Tag Archives: New York Post

Media become ‘straw man’ for Trump, supporters

I want to push back against those who have taken to blaming the media for Donald Trump’s wholly inadequate response to the coronavirus pandemic.

Michael Goodwin, a columnist for the New York Post, posited an opinion that the media are more interested in taking Trump down than on reporting the facts. Goodwin writes:

In the real world, events are unfolding at a pace and scale impossible to comprehend. But at too many news outlets, the aim is not to inform. It is to render the harshest possible judgment on the man journalists love to hate.

Goodwin’s mind- and heart-reading ability must be astonishing in the extreme. To my way of thinking, he is letting his own bias get in the way of anything sort of rational analysis.

The media are trying to pry the truth out of a president who so far in his term in office has demonstrated incessantly an inability to offer the truth. Reporters and editors deal with truth. It is what they peddle as they seek to chronicle the news of the day, to inform the public about what their government is doing for them or, sadly, to them.

The coronavirus pandemic has gotten away from the federal government. It is running rampant now throughout the nation. We haven’t seen the worst of it. My hope and the hope of all our citizens — and that includes media representatives — is that we’ll get to the worst far sooner rather than later. Then maybe we can start to return to some semblance of normal life.

The media’s task is to tell the public whether their government is doing what it can to make that happen.

Donald Trump just happens to be the head of the executive branch of government. He hasn’t performed adequately. The media are reporting on his decisions and the processes that lead to them.

Do the media’s reports flatter the president? Do they gloss over the actions he has taken or failed to take? No and no. Is the media’s responsibility to cast the president in a positive light? No. Their responsibility is to tell us the truth.


I’ll provide Goodwin’s column here. I also will stand by my pushback against those who seek to blame the messenger who insists on doing an unpleasant job, which is to deliver bad news.

Try to imagine any other first lady in this pose

High Plains Blogger has sought to refrain from posting pictures such as this one, but in this instance, I cannot resist.

The woman on the right is Melania Knauss, who would become known to the world as Melania Trump. It was published by the New York Post, a paper owned by Rupert Murdoch, one of Ms. Knauss’s future husband’s better friends and political allies. See the Post article here.

I am trying to fathom the reaction if we were to see pictures of, say, Michelle Obama, Laura Bush, Hillary Clinton, the late Barbara Bush or the late Nancy Reagan in this kind of context.

We live in a new era, dear reader.

That’s all. I’m out.

Sexuality is no 'lifestyle choice'

Mike Huckabee is entitled to believe what he believes about homosexuality.

I just happen to think he’s mistaken when he compares a person’s sexual orientation to drinking alcohol or cursing in public.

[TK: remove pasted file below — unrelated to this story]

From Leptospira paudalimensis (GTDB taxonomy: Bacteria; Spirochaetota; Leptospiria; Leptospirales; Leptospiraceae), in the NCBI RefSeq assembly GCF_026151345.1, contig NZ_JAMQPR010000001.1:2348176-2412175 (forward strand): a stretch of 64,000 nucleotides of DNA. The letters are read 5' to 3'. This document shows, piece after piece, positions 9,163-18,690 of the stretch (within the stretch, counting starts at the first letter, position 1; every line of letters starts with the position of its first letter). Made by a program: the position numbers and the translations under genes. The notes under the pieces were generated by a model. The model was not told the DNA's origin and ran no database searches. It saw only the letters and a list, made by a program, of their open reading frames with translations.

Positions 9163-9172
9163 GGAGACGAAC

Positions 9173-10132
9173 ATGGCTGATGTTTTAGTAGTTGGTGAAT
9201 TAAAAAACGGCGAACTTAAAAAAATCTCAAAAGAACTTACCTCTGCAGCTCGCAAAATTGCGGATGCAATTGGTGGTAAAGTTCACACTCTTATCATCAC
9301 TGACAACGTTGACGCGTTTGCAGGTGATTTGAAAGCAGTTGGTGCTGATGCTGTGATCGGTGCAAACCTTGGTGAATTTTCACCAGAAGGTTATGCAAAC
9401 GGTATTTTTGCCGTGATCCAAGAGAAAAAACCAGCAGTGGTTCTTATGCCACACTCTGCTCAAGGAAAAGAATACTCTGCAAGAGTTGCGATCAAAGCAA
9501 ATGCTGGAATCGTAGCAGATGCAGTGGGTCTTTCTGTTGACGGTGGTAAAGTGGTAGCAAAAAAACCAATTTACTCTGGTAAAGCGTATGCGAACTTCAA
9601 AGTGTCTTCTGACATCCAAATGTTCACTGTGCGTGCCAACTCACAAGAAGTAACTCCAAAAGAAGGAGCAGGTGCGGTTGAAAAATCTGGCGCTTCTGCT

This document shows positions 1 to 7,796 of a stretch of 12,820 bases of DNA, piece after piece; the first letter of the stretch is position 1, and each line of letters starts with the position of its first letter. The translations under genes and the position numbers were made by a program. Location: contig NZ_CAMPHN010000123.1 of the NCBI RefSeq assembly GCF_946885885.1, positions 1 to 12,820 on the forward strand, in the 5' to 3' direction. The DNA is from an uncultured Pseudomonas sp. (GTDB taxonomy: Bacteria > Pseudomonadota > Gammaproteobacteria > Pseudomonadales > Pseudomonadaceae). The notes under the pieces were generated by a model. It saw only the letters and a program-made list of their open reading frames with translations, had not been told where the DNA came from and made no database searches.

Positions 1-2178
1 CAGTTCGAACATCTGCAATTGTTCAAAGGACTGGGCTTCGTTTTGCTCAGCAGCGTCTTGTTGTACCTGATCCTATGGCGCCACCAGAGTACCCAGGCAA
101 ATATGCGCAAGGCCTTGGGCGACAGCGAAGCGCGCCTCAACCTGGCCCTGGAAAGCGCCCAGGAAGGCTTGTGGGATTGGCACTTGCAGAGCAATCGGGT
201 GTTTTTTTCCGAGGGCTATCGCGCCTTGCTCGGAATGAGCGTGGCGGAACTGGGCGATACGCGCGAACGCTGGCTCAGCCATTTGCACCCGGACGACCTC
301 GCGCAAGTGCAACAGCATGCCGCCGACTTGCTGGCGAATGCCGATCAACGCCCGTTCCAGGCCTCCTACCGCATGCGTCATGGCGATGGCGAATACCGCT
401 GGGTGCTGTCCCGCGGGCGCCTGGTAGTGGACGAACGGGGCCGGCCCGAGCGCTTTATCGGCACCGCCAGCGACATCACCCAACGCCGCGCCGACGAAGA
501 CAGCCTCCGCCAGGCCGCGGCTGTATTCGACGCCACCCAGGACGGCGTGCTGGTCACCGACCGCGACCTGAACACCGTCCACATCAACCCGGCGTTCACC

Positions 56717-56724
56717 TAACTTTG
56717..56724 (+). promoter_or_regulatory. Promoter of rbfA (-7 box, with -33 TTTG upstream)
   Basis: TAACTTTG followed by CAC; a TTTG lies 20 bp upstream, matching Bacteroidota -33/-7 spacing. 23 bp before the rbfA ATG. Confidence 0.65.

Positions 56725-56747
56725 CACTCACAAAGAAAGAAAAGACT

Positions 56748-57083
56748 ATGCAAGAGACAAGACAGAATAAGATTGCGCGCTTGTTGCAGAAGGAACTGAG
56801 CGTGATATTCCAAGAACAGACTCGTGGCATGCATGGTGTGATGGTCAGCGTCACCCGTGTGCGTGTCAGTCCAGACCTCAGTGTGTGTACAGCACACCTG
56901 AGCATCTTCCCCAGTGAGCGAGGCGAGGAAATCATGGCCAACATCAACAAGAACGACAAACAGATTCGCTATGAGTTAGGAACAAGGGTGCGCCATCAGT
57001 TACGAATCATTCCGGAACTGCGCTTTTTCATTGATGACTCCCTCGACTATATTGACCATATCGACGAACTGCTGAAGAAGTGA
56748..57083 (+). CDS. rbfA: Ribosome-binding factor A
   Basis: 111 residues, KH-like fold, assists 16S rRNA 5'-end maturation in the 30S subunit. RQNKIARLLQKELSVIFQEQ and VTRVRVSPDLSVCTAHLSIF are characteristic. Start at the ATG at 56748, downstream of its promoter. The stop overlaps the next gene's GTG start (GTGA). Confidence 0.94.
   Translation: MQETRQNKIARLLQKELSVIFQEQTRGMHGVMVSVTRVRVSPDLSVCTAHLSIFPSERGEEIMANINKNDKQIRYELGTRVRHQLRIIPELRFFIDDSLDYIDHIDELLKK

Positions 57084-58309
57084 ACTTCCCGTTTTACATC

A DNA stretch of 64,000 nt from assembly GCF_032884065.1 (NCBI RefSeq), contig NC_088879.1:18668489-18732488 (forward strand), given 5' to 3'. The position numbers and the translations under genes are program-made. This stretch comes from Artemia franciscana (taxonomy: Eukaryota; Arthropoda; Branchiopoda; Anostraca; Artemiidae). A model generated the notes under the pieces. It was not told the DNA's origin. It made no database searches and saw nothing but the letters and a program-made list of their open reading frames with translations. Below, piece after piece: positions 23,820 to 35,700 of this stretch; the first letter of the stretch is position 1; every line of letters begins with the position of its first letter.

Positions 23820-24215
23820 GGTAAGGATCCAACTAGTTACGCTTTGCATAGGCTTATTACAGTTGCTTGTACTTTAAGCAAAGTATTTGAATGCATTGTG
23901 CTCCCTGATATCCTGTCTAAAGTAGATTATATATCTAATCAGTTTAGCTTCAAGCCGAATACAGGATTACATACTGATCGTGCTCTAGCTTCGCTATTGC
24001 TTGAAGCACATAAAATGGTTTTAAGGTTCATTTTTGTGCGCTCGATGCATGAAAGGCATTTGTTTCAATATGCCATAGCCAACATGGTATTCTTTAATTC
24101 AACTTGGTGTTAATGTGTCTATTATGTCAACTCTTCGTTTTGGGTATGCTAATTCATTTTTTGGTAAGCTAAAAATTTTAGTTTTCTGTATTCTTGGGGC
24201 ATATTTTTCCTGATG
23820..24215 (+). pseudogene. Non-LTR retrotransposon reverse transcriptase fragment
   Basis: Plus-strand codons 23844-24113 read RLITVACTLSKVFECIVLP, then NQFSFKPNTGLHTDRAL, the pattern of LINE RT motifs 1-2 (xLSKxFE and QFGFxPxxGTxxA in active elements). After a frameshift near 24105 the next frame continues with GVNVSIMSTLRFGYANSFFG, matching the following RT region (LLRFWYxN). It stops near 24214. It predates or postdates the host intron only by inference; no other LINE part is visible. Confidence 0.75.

That’s his latest take on an issue that is likely to be a key driver in the upcoming 2016 Republican presidential nomination campaign.

Huckabee is a former Baptist preacher and a one-time Arkansas governor. He told CNN’s “State of the Union” that while he opposes gay marriage he wants to be tolerant of those who choose to marry someone of the same gender. As the New York Post reported: “I accept a lot of people as friends maybe whose lifestyle I don’t necessarily adhere to, agree with or practice. Doesn’t mean that I can’t have a good relationship with anyone or lead them or govern them.”

“We’re so sensitive to make sure we don’t offend certain religions, but then we act like Christians can’t have the convictions that they have had for over 2,000 years,” he said.

I get that, too. I also am a practicing Christian, but I happen to have a different view of the issue than the former governor.

The notion that many folks have that someone’s sexual orientation is a lifestyle choice simply defies logic, as explained to me over many years by my own gay friends. To a person, whenever the subject comes up — and I don’t bring it up myself, ever — about their orientation, they say essentially the same thing: “Why would I choose to be scorned, ridiculed and vilified?”

I haven’t found the answer to that one.

Still waiting for Cosby's magic words

Bill Cosby has — more or less — broken his silence on the allegations of sexual abuse that have piled up on him.


The Hollywood Reporter link isn’t very long, as Cosby didn’t talk long to the New York Post reporter interviewing him. He made a reference to his lawyer not wanting him to speak to the media.

The allegations are serious and, to be quite candid, are sounding more believable with each new alleged victim coming forward. The most notable accuser has been supermodel Beverly Johnson, who has accused Cosby of drugging her and having his way with her.

My major source of skepticism about all of this centers on the length of time that has passed since these alleged incidents occurred. Moreover, Cosby’s never been charged with a crime.

Still, in the comments that have come forward, either from Cosby himself or from his legal team, I am still waiting to hear or read the “magic words” from the accused.

They are: “I did not commit these acts.”

It troubles me terribly that Cosby hasn’t declared categorically in public that these alleged acts never occurred. It also troubles me, if it’s the case, that his lawyers might have instructed him to keep quiet on that specific point.

The silence from this entertainment icon is speaking volumes. Maybe I’m just hearing things, so to speak.

My goodness, I hope that’s the case. I am fearing the worst.